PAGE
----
American companies spend an enormous amount of money on training. Spending reached more than US$90 billion in 2017, an increase of over 32 percent from 2016, according to Training magazine’s annual survey about the kinds of investments companies with 100 or more employees make on training activities, including everything from the salaries of internal training staffers to expenses for travel, facilities and equipment.
Though it’s not highlighted specifically in the survey, it’s unlikely that even a small share of the billions spent on training last year were devoted to educating and motivating employees to regularly and accurately input data into a company’s CRM. Maybe it should have been.
If companies devoted even a modest amount of time and money to creating a culture in which employees made it a regular part of their day to input data into their CRM, both employees and employers would benefit. Broad acceptance that this is an activity that leads to career and company success is what the concept of data integrity is all about.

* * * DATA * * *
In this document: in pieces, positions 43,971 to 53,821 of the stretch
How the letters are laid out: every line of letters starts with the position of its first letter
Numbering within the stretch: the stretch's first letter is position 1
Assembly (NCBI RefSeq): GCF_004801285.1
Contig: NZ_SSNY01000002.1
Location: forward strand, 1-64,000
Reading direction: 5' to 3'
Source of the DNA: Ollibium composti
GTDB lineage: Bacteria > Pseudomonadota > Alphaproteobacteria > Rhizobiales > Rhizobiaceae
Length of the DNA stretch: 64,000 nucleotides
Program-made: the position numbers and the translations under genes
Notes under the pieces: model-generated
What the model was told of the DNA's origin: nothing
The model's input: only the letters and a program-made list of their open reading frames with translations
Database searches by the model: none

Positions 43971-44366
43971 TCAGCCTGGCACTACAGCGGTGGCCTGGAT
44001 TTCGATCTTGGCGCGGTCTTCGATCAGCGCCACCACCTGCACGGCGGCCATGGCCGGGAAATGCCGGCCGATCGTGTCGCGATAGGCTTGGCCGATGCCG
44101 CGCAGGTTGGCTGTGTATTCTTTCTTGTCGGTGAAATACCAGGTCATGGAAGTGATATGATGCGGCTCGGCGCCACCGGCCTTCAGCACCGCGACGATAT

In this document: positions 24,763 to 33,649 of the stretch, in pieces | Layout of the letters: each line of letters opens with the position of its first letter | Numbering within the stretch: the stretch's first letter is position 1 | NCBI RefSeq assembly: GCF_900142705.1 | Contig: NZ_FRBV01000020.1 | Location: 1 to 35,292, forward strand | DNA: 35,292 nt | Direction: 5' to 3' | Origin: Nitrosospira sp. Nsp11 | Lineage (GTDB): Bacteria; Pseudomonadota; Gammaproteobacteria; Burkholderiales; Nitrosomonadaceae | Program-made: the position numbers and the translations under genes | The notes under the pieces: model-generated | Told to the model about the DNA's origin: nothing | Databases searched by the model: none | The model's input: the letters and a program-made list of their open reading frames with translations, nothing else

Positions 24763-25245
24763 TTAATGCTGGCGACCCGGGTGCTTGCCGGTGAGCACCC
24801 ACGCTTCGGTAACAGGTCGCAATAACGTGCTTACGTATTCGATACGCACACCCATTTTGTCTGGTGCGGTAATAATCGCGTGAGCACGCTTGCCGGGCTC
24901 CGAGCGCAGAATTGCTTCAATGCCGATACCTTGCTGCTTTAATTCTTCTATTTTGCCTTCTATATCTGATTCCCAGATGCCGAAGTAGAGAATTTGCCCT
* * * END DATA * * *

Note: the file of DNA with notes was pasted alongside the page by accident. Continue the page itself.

Unfortunately, regular dedicated use of CRM is not the norm, for a wide variety of reasons. One is that in some businesses a CRM represents change, and change often is resisted, even in businesses that have a dynamic culture. To a sales person or an employee working in customer service, inputting data into the CRM may seem like a task that is administrative rather than essential.
There’s also a demographic component. The introduction of a CRM to replace either highly manual customer management and sales processes or to institute more structured processes often is resisted by those who have found success with their own ad hoc approach to tracking prospects, tracking orders or managing relationships.
I am Youtube USER